Governor Nikki Haley signed a law recently that will continue the use of the Uber ride app for South Carolinians.
Uber, a phone app that connects riders to drivers, was established in 2009. The point of the app is to link up those who need a ride with those who can provide the service. Using your phone’s GPS, Uber uses your location to alert the closest driver to you for immediate pick up. The app also allows you to pay via credit card prior to your riding arriving for those who rarely carry cash.
Although the Uber South Carolina service has been active since July of last year, it was under a type of temporary license that was going to expire on June 30th.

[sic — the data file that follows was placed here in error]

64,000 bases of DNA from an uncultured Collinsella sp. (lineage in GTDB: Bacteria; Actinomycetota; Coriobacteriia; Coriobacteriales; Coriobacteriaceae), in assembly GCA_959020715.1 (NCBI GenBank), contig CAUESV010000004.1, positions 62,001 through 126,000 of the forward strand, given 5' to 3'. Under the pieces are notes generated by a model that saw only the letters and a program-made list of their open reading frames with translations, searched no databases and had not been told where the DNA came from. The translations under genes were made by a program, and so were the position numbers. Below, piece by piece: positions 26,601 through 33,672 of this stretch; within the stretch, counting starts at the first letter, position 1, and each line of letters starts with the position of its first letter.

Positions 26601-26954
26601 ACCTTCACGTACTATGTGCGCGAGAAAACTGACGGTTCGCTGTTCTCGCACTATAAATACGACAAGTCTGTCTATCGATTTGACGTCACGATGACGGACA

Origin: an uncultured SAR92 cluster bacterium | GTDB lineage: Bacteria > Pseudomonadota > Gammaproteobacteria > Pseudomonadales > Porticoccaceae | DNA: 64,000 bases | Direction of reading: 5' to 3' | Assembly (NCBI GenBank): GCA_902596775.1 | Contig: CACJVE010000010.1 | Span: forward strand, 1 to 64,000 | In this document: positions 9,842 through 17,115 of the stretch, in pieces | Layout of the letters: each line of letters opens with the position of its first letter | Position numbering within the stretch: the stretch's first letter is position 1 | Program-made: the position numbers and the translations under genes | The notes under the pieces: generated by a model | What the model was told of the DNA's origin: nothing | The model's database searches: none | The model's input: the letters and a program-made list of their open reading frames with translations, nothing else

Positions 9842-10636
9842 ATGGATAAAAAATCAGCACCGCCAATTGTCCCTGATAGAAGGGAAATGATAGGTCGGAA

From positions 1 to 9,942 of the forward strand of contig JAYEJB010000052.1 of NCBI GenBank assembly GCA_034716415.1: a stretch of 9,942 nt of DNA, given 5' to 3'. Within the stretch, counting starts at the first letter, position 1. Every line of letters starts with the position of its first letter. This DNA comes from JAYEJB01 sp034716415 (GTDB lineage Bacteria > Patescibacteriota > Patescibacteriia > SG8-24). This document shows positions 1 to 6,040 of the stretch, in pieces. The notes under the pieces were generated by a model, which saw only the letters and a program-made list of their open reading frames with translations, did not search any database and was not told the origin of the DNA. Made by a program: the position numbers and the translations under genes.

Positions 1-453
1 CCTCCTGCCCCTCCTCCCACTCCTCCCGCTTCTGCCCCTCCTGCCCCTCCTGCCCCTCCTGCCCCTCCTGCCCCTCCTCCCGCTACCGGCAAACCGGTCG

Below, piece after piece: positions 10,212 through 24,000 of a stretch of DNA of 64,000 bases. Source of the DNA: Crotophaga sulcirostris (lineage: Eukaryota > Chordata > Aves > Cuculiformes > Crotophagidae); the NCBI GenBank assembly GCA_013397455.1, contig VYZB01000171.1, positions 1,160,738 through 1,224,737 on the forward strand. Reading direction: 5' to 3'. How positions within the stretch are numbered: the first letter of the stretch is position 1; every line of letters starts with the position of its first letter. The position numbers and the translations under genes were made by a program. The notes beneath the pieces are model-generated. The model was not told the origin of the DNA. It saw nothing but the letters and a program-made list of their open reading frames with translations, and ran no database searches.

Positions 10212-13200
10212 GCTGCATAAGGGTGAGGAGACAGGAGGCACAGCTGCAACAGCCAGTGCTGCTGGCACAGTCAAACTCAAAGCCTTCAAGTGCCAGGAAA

However, now that the Uber law has been passed, South Carolina can continue to use this service. The app doesn’t employ drivers, it merely provides a GPS and database for rides that are closest to where you are.
The new law will set certain insurance requirements and regulations for “transportation network companies”— not specifically naming Uber. Network companies, such as Uber, will be required to pass a 19-point safety inspection and have something on their vehicles that will identify them as transportation network companies. Riders are not permitted to pay cash or flag Uber rides down on the street. All correspondences should be made through the app making the service as smoothly as possible.
South Carolina is the 21st state to join those that have already passed laws similar to this.